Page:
Out of the population aged 16 and over, 5.9 % felt lonely all or most of the time, 10.6 % – some of the time, 20.2 % – a little of the time, and 63.2 % – none of the time.
"Social exclusion rating rises with age as well and drops along with better social communication," the CSB said. "Income level has significant influence on feeling lonely and socially excluded. Majority (87.5 %) of the richest population (people belonging to the fifth quintile group) indicated that during the last month felt lonely none or a little of the time... As income level gets lower, people more often feel lonely and socially excluded. Compared to the richest population, 10.6 percentage points fewer people living in the poorest households indicated that felt lonely none or a little of the time.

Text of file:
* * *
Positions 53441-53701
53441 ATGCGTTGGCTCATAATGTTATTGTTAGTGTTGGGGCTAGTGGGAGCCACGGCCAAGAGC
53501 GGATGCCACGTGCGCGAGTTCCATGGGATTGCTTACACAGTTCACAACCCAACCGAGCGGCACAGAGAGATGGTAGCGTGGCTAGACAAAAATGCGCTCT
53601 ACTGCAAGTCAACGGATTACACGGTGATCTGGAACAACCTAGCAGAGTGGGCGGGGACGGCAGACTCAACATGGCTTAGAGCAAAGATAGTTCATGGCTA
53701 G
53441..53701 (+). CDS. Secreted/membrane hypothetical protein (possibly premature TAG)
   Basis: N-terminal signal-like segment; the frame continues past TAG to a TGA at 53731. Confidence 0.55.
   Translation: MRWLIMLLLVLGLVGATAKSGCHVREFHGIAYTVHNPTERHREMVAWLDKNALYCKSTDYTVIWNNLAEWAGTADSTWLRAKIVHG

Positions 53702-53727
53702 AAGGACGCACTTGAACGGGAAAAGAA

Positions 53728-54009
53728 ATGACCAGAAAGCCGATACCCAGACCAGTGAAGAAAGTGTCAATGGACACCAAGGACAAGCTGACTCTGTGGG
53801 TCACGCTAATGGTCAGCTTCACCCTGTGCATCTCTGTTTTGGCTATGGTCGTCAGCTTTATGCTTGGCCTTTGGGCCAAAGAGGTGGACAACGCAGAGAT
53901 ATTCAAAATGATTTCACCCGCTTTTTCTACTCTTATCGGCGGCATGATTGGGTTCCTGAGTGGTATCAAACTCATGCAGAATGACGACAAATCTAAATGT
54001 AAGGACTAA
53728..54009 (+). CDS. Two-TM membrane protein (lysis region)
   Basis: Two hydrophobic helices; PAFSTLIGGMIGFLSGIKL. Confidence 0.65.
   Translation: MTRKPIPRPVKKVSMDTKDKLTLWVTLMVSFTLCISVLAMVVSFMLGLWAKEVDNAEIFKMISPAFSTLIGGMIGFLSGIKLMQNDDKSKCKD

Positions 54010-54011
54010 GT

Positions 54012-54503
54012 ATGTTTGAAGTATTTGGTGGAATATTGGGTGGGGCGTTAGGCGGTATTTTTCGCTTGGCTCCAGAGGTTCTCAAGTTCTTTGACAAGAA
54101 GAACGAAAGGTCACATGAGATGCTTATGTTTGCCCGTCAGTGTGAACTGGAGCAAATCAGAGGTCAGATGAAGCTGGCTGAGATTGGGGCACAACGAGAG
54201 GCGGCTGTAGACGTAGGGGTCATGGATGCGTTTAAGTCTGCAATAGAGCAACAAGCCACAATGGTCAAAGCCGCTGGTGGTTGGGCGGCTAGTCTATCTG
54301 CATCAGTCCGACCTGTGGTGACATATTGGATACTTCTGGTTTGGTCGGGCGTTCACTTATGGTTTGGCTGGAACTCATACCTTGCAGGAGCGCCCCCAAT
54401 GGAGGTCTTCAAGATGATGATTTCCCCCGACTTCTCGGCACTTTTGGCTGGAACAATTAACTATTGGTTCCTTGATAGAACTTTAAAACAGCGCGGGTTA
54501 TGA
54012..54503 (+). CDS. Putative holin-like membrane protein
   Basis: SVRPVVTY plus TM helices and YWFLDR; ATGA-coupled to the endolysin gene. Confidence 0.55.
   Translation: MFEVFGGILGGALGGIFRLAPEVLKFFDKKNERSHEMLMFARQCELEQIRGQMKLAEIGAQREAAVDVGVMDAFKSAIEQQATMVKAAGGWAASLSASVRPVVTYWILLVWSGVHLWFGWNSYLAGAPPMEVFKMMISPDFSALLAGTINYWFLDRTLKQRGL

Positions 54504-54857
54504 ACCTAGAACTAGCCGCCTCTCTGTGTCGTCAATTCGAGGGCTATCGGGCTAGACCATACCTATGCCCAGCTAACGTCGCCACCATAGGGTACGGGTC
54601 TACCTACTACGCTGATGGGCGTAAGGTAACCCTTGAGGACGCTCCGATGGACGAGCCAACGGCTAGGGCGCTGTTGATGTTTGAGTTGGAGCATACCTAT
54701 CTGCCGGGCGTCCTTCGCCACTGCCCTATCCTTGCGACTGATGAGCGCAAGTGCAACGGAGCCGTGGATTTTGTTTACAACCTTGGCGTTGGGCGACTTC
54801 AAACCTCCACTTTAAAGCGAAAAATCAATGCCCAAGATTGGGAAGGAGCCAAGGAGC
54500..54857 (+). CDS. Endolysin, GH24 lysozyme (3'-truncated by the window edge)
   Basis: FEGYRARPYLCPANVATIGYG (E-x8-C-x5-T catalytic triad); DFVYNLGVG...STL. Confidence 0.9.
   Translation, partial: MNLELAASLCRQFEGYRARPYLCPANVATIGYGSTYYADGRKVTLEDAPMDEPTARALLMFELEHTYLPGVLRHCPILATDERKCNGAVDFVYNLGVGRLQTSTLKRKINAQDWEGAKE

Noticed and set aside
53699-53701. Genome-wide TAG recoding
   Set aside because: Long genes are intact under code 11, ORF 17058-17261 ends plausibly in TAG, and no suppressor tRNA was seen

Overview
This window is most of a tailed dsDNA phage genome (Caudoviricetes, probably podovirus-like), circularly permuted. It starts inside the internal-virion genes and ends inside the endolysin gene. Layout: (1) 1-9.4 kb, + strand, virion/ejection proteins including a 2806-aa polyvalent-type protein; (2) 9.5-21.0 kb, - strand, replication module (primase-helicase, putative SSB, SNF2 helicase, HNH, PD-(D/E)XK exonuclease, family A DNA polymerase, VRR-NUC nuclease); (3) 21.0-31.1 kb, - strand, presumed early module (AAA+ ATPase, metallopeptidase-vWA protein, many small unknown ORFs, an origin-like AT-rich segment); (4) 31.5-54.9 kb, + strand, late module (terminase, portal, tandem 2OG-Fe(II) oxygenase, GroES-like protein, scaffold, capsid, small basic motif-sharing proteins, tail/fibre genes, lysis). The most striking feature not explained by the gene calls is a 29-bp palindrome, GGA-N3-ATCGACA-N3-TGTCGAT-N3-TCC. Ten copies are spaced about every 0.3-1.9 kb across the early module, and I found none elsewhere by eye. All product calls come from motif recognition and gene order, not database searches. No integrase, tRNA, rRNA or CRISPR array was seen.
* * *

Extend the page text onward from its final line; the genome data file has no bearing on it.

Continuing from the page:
Almost all (94.9 %) couples with children felt lonely none or a little of the time. The indicator is high also among couples without children (92.2 %).
"The high ratings in the households with children show that children give adults stronger feeling of being a part of the society," said the CSB.
In 2018, single-person households accounted for more than one third (34.9 %) of all households in the country, moreover the share is growing. Among single-person households, each tenth person (11.6 %) aged 16–64 and each fifth person (20.1 %) aged 65 and over felt lonely all or most of the time.